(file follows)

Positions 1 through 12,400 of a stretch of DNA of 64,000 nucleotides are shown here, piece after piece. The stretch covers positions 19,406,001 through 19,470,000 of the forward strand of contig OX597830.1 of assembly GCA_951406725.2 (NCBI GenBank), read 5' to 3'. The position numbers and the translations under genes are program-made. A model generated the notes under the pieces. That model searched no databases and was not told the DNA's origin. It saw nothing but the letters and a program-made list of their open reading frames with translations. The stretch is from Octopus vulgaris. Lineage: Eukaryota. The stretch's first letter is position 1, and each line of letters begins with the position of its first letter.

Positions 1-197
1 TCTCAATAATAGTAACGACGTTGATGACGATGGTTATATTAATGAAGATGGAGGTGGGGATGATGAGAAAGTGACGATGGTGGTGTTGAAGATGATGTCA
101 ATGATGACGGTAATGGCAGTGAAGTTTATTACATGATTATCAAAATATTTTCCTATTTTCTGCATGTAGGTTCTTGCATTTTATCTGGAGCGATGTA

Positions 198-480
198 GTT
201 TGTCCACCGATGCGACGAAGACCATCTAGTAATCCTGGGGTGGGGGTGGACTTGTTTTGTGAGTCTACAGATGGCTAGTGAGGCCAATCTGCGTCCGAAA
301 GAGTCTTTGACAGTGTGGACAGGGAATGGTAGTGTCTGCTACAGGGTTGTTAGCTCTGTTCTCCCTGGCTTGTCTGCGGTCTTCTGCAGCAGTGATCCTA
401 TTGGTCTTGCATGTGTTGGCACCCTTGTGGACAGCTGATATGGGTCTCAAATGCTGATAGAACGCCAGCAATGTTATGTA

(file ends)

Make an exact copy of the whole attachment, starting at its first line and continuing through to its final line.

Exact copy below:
Positions 1 through 12,400 of a stretch of DNA of 64,000 nucleotides are shown here, piece after piece. The stretch covers positions 19,406,001 through 19,470,000 of the forward strand of contig OX597830.1 of assembly GCA_951406725.2 (NCBI GenBank), read 5' to 3'. The position numbers and the translations under genes are program-made. A model generated the notes under the pieces. That model searched no databases and was not told the DNA's origin. It saw nothing but the letters and a program-made list of their open reading frames with translations. The stretch is from Octopus vulgaris. Lineage: Eukaryota. The stretch's first letter is position 1, and each line of letters begins with the position of its first letter.

Positions 1-197
1 TCTCAATAATAGTAACGACGTTGATGACGATGGTTATATTAATGAAGATGGAGGTGGGGATGATGAGAAAGTGACGATGGTGGTGTTGAAGATGATGTCA
101 ATGATGACGGTAATGGCAGTGAAGTTTATTACATGATTATCAAAATATTTTCCTATTTTCTGCATGTAGGTTCTTGCATTTTATCTGGAGCGATGTA

Positions 198-480
198 GTT
201 TGTCCACCGATGCGACGAAGACCATCTAGTAATCCTGGGGTGGGGGTGGACTTGTTTTGTGAGTCTACAGATGGCTAGTGAGGCCAATCTGCGTCCGAAA
301 GAGTCTTTGACAGTGTGGACAGGGAATGGTAGTGTCTGCTACAGGGTTGTTAGCTCTGTTCTCCCTGGCTTGTCTGCGGTCTTCTGCAGCAGTGATCCTA
401 TTGGTCTTGCATGTGTTGGCACCCTTGTGGACAGCTGATATGGGTCTCAAATGCTGATAGAACGCCAGCAATGTTATGTA